“China ensures internal security by ensuring that there is no support for activities in Xinjiang from other countries, including Saudi Arabia,” she said.

Mutual Benefits

However, the crux of the zero-sum competition between the US and China could end there: The idea that the US would lose its dominant role in the region to China could be exaggerated and the presence of China and the US in the region could easily could be beneficial to both parties, according to analysts.

“The idea that the ‘US is at risk of losing the Middle East to China’ is too simple,” said Guy Burton, adjunct professor at the Brussels School of Governance, who has expanded relations between China and the Middle East. studied.

“China was already there [in the Middle East] and its economic footprint has expanded beyond the energy sector and moved towards digital, healthcare and real estate,” said Burton. “But that doesn’t mean they… [Middle Eastern nations] leaving the US: they have good relations with the Chinese, but they do not expect the Chinese to replace the Americans.”

As Biden’s attempts to form a security alliance with Israel and Saudi Arabia to fight Iran show, the US is still much more heavily invested in the security aspect of the region than China is, and that won’t change anytime soon, experts said.

“China’s footprint in the Middle East is economic, not security,” Murphy said. “It’s not going to be that way to provide that kind of engagement.”

China has historically benefited significantly from the US security presence: from Iraq to Kuwait, the premise of China’s increasing investment rests on that country’s security and stability. In that sense, American and Chinese interests converge in certain areas, says Burton.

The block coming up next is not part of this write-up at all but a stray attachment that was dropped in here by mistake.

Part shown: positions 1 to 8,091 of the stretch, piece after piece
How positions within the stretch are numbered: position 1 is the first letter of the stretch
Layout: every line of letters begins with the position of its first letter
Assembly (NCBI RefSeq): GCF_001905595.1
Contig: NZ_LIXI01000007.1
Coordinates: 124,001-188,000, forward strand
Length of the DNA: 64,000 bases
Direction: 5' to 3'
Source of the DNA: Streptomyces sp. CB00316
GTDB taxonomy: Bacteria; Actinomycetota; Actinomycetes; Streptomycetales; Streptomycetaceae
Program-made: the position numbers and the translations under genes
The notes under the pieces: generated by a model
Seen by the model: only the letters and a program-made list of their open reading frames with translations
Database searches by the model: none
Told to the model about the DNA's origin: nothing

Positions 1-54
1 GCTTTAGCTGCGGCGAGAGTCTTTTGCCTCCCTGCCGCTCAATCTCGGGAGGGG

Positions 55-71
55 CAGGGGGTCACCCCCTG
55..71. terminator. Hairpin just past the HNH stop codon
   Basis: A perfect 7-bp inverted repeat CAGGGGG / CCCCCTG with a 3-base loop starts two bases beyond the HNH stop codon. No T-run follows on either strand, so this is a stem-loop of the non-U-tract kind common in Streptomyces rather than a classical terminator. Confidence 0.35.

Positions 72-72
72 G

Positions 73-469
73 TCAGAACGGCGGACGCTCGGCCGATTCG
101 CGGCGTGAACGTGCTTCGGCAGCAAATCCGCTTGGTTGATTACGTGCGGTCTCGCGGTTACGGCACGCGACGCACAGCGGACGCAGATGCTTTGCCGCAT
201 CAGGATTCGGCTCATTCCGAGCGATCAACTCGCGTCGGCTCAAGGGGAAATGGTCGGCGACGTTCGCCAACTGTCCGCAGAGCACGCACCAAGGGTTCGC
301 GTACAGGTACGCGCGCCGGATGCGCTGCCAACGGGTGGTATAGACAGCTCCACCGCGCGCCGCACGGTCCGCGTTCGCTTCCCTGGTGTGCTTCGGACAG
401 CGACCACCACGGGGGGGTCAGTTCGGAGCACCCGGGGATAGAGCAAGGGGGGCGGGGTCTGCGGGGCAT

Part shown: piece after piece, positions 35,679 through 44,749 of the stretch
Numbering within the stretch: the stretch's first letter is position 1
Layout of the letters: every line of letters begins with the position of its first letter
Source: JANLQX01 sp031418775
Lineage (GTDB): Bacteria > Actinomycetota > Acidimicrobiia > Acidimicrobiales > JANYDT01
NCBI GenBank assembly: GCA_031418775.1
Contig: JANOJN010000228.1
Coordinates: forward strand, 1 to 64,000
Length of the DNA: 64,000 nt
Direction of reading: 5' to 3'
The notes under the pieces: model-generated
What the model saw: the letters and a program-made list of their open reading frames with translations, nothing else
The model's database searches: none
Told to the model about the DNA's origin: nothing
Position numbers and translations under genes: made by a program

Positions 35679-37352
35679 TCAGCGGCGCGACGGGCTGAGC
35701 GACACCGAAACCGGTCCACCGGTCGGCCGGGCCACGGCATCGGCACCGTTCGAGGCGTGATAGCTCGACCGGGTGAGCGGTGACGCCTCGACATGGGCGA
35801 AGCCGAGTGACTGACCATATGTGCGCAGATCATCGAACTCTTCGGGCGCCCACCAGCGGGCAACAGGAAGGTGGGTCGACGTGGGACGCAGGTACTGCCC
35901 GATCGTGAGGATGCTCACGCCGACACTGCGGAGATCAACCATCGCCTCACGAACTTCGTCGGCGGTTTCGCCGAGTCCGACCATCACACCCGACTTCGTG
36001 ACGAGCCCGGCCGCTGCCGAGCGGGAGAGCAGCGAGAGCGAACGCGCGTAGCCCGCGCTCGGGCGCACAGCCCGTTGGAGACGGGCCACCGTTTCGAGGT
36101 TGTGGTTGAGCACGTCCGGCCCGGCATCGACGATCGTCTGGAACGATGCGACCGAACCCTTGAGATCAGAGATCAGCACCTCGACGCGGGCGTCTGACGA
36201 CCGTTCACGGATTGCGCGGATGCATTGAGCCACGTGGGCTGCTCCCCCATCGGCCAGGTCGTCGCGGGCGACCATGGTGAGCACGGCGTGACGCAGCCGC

Meanwhile, China has long praised its ability to develop strong relations with several countries that are themselves sometimes adversaries, most notably Saudi Arabia and Iran – two of China’s biggest partners in the region.

So far, China has been very successful in sticking to its balanced foreign policy and maintaining positive relations with countries in the region.

Beijing has signed agreements with Israel and Saudi Arabia while embarking on a 25-year cooperation program with Iran, and is well positioned not to get involved politically in a region embroiled in conflict.

But as the US and China both become more determined to engage in competition, it’s unclear how long China can continue to implement its purely economics-based foreign policy in the region.

China’s previous success in maintaining a relatively neutral position has gained support. Saudi Arabia appreciates that China is not interfering with the human rights situation in Riyadh, and Iran is not treated as an international pariah and has some respite from sanctions.

Still, some analysts have expressed doubts about the likelihood that China will strictly enforce that policy.

“Economically, the more you invest, the more tied to the region and the more locked in, and eventually you’ll be sucked in politically,” explains Burton. “At the same time, you have Americans trying to push this new ‘Cold War story’ by forcing their allies to make decisions now.”

The world is now entering a phase of greater uncertainty, and for many countries in the region it is impractical to choose between some of the biggest players.

“In a region that is in transition, people don’t think in binary terms, namely the US or China,” al-Sudairi said. “They need both.”